Today’s run began at 6 AM. I had planned to start just a little earlier, around 5:50 so that I could get in my 10 miles without having to push quite so hard. Do I like pushing? Yes. For years now when I run with my main running partner, we run 7:45-8:00/mile and call it a conversational pace. It truly can be for us. But just because we can carry on a conversation at that pace does not mean that I should necessarily be running that pace all the time. As I found in Sydney, 9 minute miles beat up my body a lot less when I have the time for them. Nevertheless, I run about 1:21 (just over 8 minutes per mile) for the 10 miles. Today it was down the hill to Cedarcroft, Northwood, Northern, Alameda, Overbook, Loch Hill, Loch Raven, around the Mars shopping center and back to Northern, Loch Raven, Belvedere, Northern, Springlake, Homeland, Charles, Stevenson, Bellona, Gittings, York, Lake, and home (with a tiny extra bit to get the full 10). It felt great. It was drizzling the whole tie. Raining hard occasionally. Windy sometimes. Tough but not impossible combination. And it felt refreshing. I may have been a little overdressed—tights, tight long-sleeved shirt, windbreaker, gloves, baseball cap. May not have needed anything other than the tights and shirt most of the time. But it worked.
Total? 515.3 miles. That puts me on Harrison Ave. West of Springdale Rd. Moving toward Indiana.
When I think of spirituality and Cincinnati, I think of an experience between my junior and senior years at Penn State. I spent a week in Appalachia with the Glenmary Home Missionaries. A group of missionaries that works exclusively in the United States. For the past two weeks in Sunday school at our parish, I have worked with the children to introduce them to the activities of Catholic Relief Services. One-fourth of their resources stay in the United States. For the Glenmary missionaries, it is all of the resources. They do a lot of work in Appalachia. I remember spending the week in Kentucky.
This was shortly after a somewhat serious relationship with someone who was not Catholic had ended. And before my relationship with my wife (almost one year of dating, just over one year of being engaged, and now almost 22 years of marriage) began.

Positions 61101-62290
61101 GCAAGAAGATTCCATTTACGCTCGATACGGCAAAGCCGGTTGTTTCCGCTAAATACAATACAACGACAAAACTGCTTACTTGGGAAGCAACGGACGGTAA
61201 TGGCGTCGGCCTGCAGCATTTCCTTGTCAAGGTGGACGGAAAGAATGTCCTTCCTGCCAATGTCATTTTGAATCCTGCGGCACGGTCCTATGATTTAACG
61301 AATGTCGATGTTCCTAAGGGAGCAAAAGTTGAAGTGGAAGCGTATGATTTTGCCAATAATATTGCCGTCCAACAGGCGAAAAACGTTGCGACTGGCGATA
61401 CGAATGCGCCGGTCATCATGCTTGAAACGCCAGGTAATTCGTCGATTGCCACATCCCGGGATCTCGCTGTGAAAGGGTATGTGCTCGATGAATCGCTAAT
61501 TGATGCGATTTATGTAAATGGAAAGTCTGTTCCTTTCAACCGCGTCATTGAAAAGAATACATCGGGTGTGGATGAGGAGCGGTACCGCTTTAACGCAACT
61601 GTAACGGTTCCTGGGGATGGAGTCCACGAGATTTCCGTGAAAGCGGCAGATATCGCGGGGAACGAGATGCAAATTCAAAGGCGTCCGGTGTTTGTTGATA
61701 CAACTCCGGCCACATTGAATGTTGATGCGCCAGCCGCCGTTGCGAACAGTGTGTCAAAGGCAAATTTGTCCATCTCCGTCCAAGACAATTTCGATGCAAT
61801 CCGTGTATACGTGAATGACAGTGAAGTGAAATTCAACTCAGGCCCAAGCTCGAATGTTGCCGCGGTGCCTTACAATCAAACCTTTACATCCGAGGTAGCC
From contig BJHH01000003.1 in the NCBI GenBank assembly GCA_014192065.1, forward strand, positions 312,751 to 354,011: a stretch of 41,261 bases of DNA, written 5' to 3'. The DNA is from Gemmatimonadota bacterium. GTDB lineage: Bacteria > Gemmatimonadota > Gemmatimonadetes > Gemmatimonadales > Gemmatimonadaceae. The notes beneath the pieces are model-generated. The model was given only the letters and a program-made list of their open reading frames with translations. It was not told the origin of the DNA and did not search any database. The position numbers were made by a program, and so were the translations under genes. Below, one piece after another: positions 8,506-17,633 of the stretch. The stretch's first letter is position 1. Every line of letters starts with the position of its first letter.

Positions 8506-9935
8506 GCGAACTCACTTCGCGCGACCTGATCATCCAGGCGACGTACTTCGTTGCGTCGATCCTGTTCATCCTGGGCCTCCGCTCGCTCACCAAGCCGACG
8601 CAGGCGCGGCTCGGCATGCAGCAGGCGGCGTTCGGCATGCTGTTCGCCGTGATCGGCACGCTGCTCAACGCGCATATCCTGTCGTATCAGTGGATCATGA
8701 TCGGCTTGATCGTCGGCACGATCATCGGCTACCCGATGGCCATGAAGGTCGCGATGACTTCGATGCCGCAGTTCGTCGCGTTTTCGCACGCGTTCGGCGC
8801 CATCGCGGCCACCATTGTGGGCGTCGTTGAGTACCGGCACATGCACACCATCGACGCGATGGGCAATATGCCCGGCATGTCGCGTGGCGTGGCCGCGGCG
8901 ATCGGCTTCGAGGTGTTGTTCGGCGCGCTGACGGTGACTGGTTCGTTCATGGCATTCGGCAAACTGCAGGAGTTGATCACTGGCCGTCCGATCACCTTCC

I remember coming to the conclusion that for my lifelong relationship I was looking for someone who shared my faith. My faith that is important to me. My faith that has wavered sometimes. But my faith nevertheless.
It was a great week for both finding out about a part of the country I’d never been to (Kentucky) and for pondering why I was making certain choices.
Today’s opening song at church has a chorus that goes, “All are welcome/All are welcome/All are welcome in this place.” The priest pointed this out and talking about how it tied in with the readings. I never did quite follow his logic about the tie in, but as my virtual pilgrimage starts to pull away from Cincinnati, the hone base of the missionaries where I spent a week pondering among other things with whom I wanted to spend my life, it is worth thinking about the statement “all are welcome” and my life.
Sometimes, the people in my life now think I am being critical and not always welcoming of them. But I try to be.
In fact, I try to be welcoming of everyone in my life. I try not to exclude. I try to at least be polite and make people feel welcome. Life in general. In my Sunday School classroom. In my management role. When I run. Does it mean I have to be best friends with everyone? Of course, not. It just means I have to treat everyone fairly and not make the feel unwelcome by what I do.
Am I perfect? No. Not even close.
But welcoming people. Paying things forward to people. Communicating with people. Learning from people. It is all part of what makes life very interesting. It is a challenge. Jesus welcomed all—until they gave him reason not to welcome them. Even then, he prayed for those who were not welcoming.
It is a high standard to achieve. It is definitely worth the try.